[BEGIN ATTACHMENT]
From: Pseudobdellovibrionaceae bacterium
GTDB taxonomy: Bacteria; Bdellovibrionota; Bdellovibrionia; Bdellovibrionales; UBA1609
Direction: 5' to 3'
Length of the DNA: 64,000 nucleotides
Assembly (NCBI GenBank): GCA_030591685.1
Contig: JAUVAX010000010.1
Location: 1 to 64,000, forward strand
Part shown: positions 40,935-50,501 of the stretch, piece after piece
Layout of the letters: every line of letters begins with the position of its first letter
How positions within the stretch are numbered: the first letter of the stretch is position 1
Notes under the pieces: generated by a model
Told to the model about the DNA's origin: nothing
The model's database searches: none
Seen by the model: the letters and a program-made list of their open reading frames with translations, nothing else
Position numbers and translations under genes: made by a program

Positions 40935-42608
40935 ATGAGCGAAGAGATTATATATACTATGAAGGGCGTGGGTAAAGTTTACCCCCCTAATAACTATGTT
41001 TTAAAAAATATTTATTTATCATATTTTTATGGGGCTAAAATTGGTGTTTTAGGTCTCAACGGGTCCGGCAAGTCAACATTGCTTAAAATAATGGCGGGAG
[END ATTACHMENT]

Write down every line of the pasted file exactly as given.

From: Pseudobdellovibrionaceae bacterium
GTDB taxonomy: Bacteria; Bdellovibrionota; Bdellovibrionia; Bdellovibrionales; UBA1609
Direction: 5' to 3'
Length of the DNA: 64,000 nucleotides
Assembly (NCBI GenBank): GCA_030591685.1
Contig: JAUVAX010000010.1
Location: 1 to 64,000, forward strand
Part shown: positions 40,935-50,501 of the stretch, piece after piece
Layout of the letters: every line of letters begins with the position of its first letter
How positions within the stretch are numbered: the first letter of the stretch is position 1
Notes under the pieces: generated by a model
Told to the model about the DNA's origin: nothing
The model's database searches: none
Seen by the model: the letters and a program-made list of their open reading frames with translations, nothing else
Position numbers and translations under genes: made by a program

Positions 40935-42608
40935 ATGAGCGAAGAGATTATATATACTATGAAGGGCGTGGGTAAAGTTTACCCCCCTAATAACTATGTT
41001 TTAAAAAATATTTATTTATCATATTTTTATGGGGCTAAAATTGGTGTTTTAGGTCTCAACGGGTCCGGCAAGTCAACATTGCTTAAAATAATGGCGGGAG